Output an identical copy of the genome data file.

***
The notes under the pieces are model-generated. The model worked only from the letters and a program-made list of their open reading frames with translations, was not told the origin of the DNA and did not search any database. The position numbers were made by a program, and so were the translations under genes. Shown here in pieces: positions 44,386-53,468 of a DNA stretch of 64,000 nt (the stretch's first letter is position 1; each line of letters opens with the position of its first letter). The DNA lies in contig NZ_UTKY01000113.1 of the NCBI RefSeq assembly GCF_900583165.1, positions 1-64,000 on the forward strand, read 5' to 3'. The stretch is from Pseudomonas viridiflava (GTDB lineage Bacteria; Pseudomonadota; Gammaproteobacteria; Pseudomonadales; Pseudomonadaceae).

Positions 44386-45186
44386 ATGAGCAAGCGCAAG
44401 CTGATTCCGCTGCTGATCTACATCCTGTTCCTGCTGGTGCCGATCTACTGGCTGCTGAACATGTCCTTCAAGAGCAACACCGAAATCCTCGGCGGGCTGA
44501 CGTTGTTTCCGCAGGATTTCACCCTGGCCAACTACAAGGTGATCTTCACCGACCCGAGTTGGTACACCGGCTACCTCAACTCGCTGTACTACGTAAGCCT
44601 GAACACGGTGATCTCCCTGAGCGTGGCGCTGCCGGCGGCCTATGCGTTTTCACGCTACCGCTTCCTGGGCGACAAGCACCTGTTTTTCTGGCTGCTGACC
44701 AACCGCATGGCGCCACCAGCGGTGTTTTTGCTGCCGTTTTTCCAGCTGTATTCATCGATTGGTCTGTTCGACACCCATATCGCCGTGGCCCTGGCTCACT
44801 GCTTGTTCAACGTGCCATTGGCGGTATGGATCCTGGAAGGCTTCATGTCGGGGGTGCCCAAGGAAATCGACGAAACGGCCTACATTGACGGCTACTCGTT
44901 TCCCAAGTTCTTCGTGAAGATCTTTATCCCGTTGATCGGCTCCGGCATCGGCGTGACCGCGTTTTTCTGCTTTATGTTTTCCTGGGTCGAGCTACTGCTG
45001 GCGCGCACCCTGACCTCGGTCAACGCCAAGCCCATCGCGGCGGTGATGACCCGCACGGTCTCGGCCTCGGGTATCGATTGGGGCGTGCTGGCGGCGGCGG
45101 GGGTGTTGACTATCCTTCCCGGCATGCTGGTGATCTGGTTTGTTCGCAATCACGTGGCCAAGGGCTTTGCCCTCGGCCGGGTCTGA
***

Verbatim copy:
The notes under the pieces are model-generated. The model worked only from the letters and a program-made list of their open reading frames with translations, was not told the origin of the DNA and did not search any database. The position numbers were made by a program, and so were the translations under genes. Shown here in pieces: positions 44,386-53,468 of a DNA stretch of 64,000 nt (the stretch's first letter is position 1; each line of letters opens with the position of its first letter). The DNA lies in contig NZ_UTKY01000113.1 of the NCBI RefSeq assembly GCF_900583165.1, positions 1-64,000 on the forward strand, read 5' to 3'. The stretch is from Pseudomonas viridiflava (GTDB lineage Bacteria; Pseudomonadota; Gammaproteobacteria; Pseudomonadales; Pseudomonadaceae).

Positions 44386-45186
44386 ATGAGCAAGCGCAAG
44401 CTGATTCCGCTGCTGATCTACATCCTGTTCCTGCTGGTGCCGATCTACTGGCTGCTGAACATGTCCTTCAAGAGCAACACCGAAATCCTCGGCGGGCTGA
44501 CGTTGTTTCCGCAGGATTTCACCCTGGCCAACTACAAGGTGATCTTCACCGACCCGAGTTGGTACACCGGCTACCTCAACTCGCTGTACTACGTAAGCCT
44601 GAACACGGTGATCTCCCTGAGCGTGGCGCTGCCGGCGGCCTATGCGTTTTCACGCTACCGCTTCCTGGGCGACAAGCACCTGTTTTTCTGGCTGCTGACC
44701 AACCGCATGGCGCCACCAGCGGTGTTTTTGCTGCCGTTTTTCCAGCTGTATTCATCGATTGGTCTGTTCGACACCCATATCGCCGTGGCCCTGGCTCACT
44801 GCTTGTTCAACGTGCCATTGGCGGTATGGATCCTGGAAGGCTTCATGTCGGGGGTGCCCAAGGAAATCGACGAAACGGCCTACATTGACGGCTACTCGTT
44901 TCCCAAGTTCTTCGTGAAGATCTTTATCCCGTTGATCGGCTCCGGCATCGGCGTGACCGCGTTTTTCTGCTTTATGTTTTCCTGGGTCGAGCTACTGCTG
45001 GCGCGCACCCTGACCTCGGTCAACGCCAAGCCCATCGCGGCGGTGATGACCCGCACGGTCTCGGCCTCGGGTATCGATTGGGGCGTGCTGGCGGCGGCGG
45101 GGGTGTTGACTATCCTTCCCGGCATGCTGGTGATCTGGTTTGTTCGCAATCACGTGGCCAAGGGCTTTGCCCTCGGCCGGGTCTGA